Pfister is a huge proponent of intergenerational activities. Staples students volunteer there (one particularly popular activity: iPhone and iPad training). STAR delivers meals. The Senior Center often partners with the Library and other town organizations to sponsor programs.
“Mixing generations together helps reduce cognitive decline,” Pfister says. “And younger people get a lot out of interacting with older ones.”
A young volunteer at the annual lobster/clambake. The Senior Center serves 11,000 meals a year. For some, it’s their only real meal of the day. The proposed enhancement would enable the addition of “grab-and-go” meals.
She is excited about a new, upcoming activity. Suzuki has offered to run a course. Pfister must decide between violin or voice lessons.
Girls enjoy getting together to share stories, food and fun. That’s true whether the girls are 15 or 90 years old.
Or — in Westport — whether they’re 15 and 90.
Carolyn Malkin is midway between those ages. As a volunteer meal-deliverer for the Senior Center, she realized a lot of women live alone. They’re interesting, chatty and filled with amazing histories — but they didn’t always have a chance for social interaction.
Carolyn had a great relationship with her own grandmother, who lived to 99. But — as the mother of 2 girls — she knew a lot of teenagers in Westport don’t have grandmas nearby.
Rita Adams (left) with Melony Malkin. (Photo/Grace Kosner)
Working with the Senior Center’s Sue Pfister; Human Services’ Barbara Butler and Sue Lebrija; Staples High School administrators John Dodig and Rich Franzis, and “younger seniors” Mary Maynard and Mildred Bunche, Carolyn created the Girlfriends Club. Pairs of high school girls spend an hour or so a week with a “girlfriend”: an older Westporter.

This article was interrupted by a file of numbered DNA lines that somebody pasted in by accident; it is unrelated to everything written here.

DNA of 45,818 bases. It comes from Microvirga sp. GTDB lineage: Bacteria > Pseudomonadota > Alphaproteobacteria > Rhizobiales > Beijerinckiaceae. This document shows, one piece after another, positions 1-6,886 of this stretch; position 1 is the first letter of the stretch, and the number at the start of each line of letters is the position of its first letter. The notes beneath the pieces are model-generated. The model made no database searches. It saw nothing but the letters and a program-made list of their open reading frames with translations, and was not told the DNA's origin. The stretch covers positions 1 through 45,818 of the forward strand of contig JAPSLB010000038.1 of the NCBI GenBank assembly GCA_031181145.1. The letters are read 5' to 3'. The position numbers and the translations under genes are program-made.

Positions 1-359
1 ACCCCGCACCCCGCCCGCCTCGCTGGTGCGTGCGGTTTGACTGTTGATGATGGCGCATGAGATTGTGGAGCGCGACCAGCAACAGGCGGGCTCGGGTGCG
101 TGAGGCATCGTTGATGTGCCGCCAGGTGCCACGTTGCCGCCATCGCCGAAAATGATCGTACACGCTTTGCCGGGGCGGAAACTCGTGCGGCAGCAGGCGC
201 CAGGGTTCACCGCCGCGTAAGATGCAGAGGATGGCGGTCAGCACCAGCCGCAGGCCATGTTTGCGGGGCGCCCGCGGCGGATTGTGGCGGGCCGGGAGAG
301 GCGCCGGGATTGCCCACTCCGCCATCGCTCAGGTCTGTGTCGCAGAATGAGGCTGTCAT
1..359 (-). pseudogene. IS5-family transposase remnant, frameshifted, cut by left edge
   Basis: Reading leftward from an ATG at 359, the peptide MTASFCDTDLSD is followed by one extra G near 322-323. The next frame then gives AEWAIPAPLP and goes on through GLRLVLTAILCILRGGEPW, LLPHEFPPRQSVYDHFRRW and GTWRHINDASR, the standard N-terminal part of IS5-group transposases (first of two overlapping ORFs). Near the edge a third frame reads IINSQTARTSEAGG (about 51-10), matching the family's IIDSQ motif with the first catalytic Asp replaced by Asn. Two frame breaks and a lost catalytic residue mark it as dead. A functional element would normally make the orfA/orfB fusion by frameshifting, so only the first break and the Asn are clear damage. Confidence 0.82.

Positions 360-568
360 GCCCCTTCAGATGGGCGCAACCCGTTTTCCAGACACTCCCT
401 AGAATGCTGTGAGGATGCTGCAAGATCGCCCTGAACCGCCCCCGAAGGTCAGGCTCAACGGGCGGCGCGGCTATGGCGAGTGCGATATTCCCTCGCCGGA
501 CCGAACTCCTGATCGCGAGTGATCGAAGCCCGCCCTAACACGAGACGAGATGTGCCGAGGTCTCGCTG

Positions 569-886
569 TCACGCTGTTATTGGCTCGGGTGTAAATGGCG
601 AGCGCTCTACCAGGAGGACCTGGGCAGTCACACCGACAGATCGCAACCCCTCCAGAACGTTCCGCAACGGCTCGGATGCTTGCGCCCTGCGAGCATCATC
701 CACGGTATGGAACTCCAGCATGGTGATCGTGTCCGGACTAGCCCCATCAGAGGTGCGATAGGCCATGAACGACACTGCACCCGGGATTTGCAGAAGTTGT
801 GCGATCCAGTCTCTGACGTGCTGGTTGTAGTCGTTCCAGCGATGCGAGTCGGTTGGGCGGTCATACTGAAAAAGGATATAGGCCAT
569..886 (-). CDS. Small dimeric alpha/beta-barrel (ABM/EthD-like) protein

Last year, Carolyn’s senior daughter Melony and a few friends formed the first relationships.
This year, Carolyn’s sophomore daughter Sydney recruited her own friends. A couple of dozen more teenagers signed up. It’s unclear who has more fun: they, or their 80- and 9o-something girlfriends.
“This is not about teenagers visiting women who are helpless and lonely,” Carolyn emphasizes. “It’s a 2-way relationship. These are very lively, very lovely women. The girls adore them, and the feeling is mutual.”
Jo Woog — my mother — with girlfriends Lauren Stack and Sophie Epstein. (Photo/Susan Woog Wagner)
Carolyn goes to the 1st meeting, introducing everyone and helping the conversation along. Very quickly, though, she’s not needed.
“Their relationship develops better without me,” she says.
Joyce Clarke is the oldest girlfriend. At 103, she didn’t know what she’d talk about. She hadn’t been around young people for a while. Quickly, Carolyn says, she learned they’re interested in the same things she was, years ago.
Photographer Lucia White shows Grace Kosner around her studio. (Photo/Carolyn Malkin)
Joyce is just one of the older girlfriends with remarkable lives. The women were business owners, artists and photographers. Rita Adams was a dancer and circus performer. “These are fun, vibrant people,” Carolyn emphasizes. “The girls fall in love with them. Having young blood is great, and the women have so much to give.”
The weekly meetings are fun. So too are get-togethers with the entire club.
At a Valentine’s party earlier this month, the group gathered at the Senior Center. Nothing was planned, beyond food and decorations. Soon, everyone was talking, laughing — even dancing. One woman and her girlfriends made up a dance. Once Rita joined in, everyone else did too.
“It was great to see so many smiles,” Carolyn says. “For the next party, we’ll get a DJ!”
Rita Adams (left) dances with Leah Fuld. (Photo/Susan Woog Wagner)
Grace Wynne, Rita Adams, Sydney Malkin and Shirley Mellor enjoy the Valentine’s party. (Photo/Susan Woog Wagner)
Girlfriends of all ages get together at the Senior Center. (Photo/Susan Woog Wagner)